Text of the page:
Hand-Eye Drills

          Ball drills

Tennis Ball Drill


The tennis ball drill throws a new tennis ball from 5-feet (1.2-meters) at the “crack” or intersection where the wall and the deck meet.  An accurate throw causes the ball to bounce right back to the thrower’s hand.  It is a great hand-eye drill (see Fig. 11).

Pool Edge Drill   

The pool edge drill bounces the ball off the edge of the pool.  An accurate toss has the ball bounce right back to the thrower’s hand.  Throw the ball inaccurately and the ball flips onto the pool deck or hits the water.  While the drill appears simple, mastery of this drill is hard to accomplish.

Bar-in Drill


Right Bar-in------Ring Finger Pressure

Left Bar-in--------Index Finger Pressure


The bar-in drill positions the shooter at the 2-meter line on either the left post or the right post.  The shooter throws the ball at the edge of the goal post so the ball deflects into the cage.  When the shooter is shooting from the left post position at the right corner, the hand has to turn in slightly so ball micro curves into the cage.  The right finger exerts a very slight fingertip pressure on the ball so it will deflect into goal when it hits the edge of the right goal post.  If the index finger dominates the release, the ball deflects out into the pool (see Fig. 12). 

When the bar-in drill shooter is throwing from above the right goal post at the edge of the left goal post, the index finger exerts a very slight pressure on the ball to cause it to deflect into the goal.  If the ball deflects off the edge of the left goal post into the pool, then the ring finger “pushed” the ball off the goal post edge and into the field.  When the ball bounces, right back to the shooter’s hand, the shooter’s hand was perfectly flat.  For the ball to deflect into the goal, the index finger has to “pull” the ball into the cage.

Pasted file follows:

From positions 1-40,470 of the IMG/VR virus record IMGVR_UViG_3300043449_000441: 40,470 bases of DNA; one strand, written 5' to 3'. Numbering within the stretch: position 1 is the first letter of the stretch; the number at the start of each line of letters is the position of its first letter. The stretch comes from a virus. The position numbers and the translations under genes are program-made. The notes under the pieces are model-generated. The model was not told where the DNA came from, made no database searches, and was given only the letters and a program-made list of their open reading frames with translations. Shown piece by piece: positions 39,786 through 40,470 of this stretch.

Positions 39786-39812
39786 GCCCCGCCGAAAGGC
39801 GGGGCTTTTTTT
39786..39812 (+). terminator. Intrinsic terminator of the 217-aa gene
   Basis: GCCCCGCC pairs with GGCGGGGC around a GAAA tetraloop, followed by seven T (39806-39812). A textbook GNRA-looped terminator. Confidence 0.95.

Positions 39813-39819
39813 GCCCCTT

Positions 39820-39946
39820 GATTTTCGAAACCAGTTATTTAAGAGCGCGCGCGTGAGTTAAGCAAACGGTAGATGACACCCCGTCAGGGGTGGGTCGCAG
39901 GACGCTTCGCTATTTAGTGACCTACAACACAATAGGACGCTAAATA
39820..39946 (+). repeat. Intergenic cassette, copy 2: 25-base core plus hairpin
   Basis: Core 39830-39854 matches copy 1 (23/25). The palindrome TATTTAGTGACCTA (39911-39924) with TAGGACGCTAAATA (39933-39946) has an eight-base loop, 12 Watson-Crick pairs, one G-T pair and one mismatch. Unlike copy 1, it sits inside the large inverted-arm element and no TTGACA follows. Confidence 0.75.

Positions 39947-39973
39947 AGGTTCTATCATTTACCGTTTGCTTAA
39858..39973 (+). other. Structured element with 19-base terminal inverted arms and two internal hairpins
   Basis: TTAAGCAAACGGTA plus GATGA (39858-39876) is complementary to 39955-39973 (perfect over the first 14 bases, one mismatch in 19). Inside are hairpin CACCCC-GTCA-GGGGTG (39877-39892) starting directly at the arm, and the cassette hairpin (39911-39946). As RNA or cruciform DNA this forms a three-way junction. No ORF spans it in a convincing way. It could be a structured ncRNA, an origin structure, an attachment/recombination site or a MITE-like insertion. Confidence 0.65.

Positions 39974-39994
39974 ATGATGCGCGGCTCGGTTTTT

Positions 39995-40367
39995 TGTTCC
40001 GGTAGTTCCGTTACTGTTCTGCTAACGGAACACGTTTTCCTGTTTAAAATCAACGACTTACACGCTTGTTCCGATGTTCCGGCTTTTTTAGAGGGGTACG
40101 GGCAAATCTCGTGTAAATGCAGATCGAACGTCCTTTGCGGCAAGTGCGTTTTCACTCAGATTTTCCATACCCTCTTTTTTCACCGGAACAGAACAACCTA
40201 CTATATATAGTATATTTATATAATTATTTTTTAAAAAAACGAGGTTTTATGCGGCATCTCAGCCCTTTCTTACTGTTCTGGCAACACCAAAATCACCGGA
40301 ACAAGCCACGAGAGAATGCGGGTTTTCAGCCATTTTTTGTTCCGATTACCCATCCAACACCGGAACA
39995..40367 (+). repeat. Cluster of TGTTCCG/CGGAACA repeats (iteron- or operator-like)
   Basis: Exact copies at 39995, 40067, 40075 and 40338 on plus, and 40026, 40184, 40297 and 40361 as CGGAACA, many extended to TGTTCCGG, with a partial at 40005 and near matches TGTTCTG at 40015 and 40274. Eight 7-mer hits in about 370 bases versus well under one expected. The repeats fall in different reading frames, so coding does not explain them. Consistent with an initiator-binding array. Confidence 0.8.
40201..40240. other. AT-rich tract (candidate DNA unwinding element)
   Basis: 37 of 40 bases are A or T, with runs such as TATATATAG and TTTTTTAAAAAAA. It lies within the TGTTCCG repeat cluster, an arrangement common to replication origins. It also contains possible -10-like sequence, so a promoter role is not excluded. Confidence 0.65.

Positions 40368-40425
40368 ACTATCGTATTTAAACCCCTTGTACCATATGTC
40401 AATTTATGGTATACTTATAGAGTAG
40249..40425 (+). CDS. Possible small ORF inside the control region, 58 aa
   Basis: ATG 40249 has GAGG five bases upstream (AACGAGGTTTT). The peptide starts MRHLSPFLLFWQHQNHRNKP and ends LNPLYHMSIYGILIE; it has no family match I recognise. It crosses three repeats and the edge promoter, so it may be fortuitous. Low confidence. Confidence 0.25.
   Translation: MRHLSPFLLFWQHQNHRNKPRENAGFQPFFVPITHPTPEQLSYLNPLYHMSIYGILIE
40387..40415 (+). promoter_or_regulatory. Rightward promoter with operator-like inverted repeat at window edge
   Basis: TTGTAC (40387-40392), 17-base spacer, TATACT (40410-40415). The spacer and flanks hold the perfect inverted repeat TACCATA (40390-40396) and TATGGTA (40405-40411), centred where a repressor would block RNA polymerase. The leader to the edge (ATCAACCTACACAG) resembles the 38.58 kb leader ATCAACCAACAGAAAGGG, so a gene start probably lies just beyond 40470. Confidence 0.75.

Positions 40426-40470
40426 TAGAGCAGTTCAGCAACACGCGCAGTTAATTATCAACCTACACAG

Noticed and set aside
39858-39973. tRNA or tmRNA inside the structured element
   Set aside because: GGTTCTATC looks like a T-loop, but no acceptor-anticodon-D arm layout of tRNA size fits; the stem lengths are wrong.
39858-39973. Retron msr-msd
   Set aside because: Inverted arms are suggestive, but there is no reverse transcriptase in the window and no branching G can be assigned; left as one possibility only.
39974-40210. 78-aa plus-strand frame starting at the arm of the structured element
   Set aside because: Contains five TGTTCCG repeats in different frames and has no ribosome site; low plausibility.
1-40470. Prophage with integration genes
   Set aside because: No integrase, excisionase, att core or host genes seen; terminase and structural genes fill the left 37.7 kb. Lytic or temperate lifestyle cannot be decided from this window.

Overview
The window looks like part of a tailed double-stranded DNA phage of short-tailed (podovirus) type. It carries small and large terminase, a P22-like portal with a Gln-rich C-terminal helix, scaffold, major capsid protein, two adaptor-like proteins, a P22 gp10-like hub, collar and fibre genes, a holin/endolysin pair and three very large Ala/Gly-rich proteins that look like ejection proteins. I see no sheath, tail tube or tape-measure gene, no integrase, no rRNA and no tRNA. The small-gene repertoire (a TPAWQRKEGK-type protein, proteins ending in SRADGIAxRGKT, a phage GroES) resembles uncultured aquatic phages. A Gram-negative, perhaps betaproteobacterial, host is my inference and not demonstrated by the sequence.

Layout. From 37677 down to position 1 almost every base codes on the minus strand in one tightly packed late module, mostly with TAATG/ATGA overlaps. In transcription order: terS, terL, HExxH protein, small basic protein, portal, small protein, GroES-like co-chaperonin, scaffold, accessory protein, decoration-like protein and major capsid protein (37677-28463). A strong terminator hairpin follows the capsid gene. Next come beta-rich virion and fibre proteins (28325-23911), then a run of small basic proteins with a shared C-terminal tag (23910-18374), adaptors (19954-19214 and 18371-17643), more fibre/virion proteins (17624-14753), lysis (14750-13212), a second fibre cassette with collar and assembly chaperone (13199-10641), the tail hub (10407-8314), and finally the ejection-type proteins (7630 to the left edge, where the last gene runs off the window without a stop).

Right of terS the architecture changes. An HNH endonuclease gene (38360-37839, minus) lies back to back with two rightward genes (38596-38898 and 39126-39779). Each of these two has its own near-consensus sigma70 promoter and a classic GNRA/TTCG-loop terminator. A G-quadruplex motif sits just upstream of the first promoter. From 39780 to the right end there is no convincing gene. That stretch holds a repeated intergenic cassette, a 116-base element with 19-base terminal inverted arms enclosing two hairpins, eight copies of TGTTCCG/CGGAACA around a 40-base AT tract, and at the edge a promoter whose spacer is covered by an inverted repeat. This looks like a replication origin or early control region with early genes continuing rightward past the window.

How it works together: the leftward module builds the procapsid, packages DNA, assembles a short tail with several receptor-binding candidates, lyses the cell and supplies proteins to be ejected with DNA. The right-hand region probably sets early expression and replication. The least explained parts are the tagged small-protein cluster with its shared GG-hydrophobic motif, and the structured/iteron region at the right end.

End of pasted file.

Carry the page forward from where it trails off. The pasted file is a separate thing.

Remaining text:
A good demonstration for a player is to hold the hand up facing to the right and turn the hand  inward (supination with the ring finger leading) with ring finger micro pressure for a right goal post bar-in.  Then face the hand to the left with the index finger turning inward (pronation with index finger leading) for a left goal post bar-in.

Close to the Wall Drill

The close to the wall drill has the player bouncing the ball off the wall with the hand 6-inches (15-cm) away.  The closer the hand is to the wall the harder it is for the player to catch the ball.  This drill develops sensitivity and hand positioning on the ball.  It is a great drill. 


          Fingertip Exercises

The player needs to develop touch so he or she can feel the difference between releasing the ball with three, two or one finger.  The bar-in drill described above develops hand-eye coordination but also develops the player’s ability to place a microscopic amount of fingertip pressure on the ball with either the ring finger or the index finger. 

Fingertip Pressure Drills

Middle finger jab Drill

The middle finger jab drill teaches the shooter how not spin the ball off the fingertip.  For the entire career of the player, he or she has been taught to spin the ball off the fingertips.  Now, the player has to prevent ball spin by jabbing the finger straight ahead and not spin the ball off the fingertip.  A jab release creates a knuckle ball no spin ball that sails through the air without rotating.  All of the players have a difficult time adjusting to not spinning the ball off the middle fingertip.  This is a good drill for the player to learn control of the fingertips.  It is used on the middle finger lob and on the off speed shot (see Polo Article: Shot Doctor: Smart Hands Part 1, 2).